Dear Close Reader,
It was wholly a pleasure to learn that something I wrote got you to thinking about a great teacher you once had. What I'd written was: "We can still remember the piercing, unblinking blue eyes of a professor of biology who could look right through you, and see every vacuum of knowledge you were so desperately trying to cover up in class."
That memory of mine got you to thinking about your own days in law school:
"Students were called on to recite the assigned cases and explain what point of law should be applied. The professor was a genius at selecting students who hadn't read the case. Slump in your chair? He noticed it. Sit behind the biggest guy in the class? He would come right back to your desk and ask. Bluff your way through by sitting upright and looking eager? It was almost a 100 percent certainty he would call on you. Law class soon became one I was always ready for, thanks to the professor with the piercing eyes."
My own imposing professor -- of biology -- was named Mary Warters, who taught and inspired for almost half a century, 1927-71, at little Centenary College in Louisiana.
Dr. Warters turned out a good part of every entering class at the state's premier medical schools, LSU and Tulane, during those years. She was the finest teacher I've ever had, bar none, regardless of subject. Clear, direct, she made the complex simple and the involved as plain as the unforgettable drawings she'd dash off in colored chalk every class. After all these years, they're still engraved somewhere in the creases and crevices of my little gray cells. In color. She managed to teach even me a little biology and genetics, which have stood me in good stead in the debate of late over the use of human embryos for stem cell research.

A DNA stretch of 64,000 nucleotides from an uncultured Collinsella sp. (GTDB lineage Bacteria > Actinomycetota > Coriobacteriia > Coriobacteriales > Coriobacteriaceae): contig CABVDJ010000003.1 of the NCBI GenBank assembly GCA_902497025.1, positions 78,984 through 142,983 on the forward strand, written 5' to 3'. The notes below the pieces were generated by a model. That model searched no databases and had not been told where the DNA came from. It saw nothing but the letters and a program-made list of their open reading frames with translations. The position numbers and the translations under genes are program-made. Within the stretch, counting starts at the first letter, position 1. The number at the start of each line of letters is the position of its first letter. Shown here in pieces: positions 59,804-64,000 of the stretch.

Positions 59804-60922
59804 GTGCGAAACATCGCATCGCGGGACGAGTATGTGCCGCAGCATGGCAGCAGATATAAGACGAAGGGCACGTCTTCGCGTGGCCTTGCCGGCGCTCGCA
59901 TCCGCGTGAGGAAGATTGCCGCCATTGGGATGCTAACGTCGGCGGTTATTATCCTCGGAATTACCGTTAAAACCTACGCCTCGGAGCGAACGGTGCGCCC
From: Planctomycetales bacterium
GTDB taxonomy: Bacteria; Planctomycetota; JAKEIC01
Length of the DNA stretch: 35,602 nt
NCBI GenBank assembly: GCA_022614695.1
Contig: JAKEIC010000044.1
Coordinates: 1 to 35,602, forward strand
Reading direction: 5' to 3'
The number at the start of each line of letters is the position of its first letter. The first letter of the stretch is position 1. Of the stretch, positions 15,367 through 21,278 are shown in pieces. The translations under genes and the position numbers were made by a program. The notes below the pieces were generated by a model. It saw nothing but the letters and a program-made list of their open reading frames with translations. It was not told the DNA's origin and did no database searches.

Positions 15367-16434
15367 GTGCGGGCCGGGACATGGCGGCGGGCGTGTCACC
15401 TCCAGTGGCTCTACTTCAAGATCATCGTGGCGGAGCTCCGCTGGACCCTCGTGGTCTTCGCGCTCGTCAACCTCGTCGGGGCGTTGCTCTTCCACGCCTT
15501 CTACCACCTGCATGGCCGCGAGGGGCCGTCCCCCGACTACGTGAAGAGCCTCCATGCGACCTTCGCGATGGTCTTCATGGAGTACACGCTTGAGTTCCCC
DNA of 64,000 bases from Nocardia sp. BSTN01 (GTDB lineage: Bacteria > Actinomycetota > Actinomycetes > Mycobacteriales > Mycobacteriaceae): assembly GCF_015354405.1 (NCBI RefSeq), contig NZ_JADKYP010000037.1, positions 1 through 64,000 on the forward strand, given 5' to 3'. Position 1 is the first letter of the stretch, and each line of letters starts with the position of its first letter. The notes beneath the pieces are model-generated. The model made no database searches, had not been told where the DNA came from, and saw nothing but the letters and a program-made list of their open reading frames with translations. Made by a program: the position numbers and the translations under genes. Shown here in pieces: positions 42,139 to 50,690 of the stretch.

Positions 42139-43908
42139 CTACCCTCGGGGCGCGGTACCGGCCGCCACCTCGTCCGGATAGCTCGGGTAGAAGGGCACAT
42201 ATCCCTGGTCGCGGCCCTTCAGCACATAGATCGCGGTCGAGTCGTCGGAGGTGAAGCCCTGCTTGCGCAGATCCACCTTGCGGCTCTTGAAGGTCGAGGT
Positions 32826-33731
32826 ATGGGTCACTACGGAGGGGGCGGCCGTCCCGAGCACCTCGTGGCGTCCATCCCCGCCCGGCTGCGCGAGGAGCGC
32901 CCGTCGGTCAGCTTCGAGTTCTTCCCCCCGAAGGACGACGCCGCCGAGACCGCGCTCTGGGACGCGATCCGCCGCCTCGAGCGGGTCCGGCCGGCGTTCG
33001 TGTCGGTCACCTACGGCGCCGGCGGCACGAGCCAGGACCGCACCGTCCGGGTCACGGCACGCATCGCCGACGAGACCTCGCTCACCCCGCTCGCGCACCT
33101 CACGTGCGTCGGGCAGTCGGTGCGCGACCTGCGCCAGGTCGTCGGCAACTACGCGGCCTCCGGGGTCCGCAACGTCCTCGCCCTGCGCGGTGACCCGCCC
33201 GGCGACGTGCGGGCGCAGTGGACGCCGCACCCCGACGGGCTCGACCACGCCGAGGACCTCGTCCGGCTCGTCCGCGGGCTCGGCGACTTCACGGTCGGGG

Dr. Warters had no politics you could tell, thank goodness, but she did have an iron Presbyterian will that would accept no excuses, evasions or equivocations. And the debate over using embryonic stem cells for research has been full of them. But with Dr. Warters, a fact was a fact. Life was life. You knew or you didn't know. She could tell. And you'd better know. Behind that soft Georgia accent laid an absolute intolerance for the slurred answer, the shoddy evasion and lazy thinking in general.
A widely recognized researcher in genetics, Dr. Warters spent her summers at national laboratories like those at Oak Ridge and Bar Harbor experimenting with Drosophila melanogaster -- that's fruit flies to you and me -- in the days before DNA, the double helix and the human genome project were all over the papers.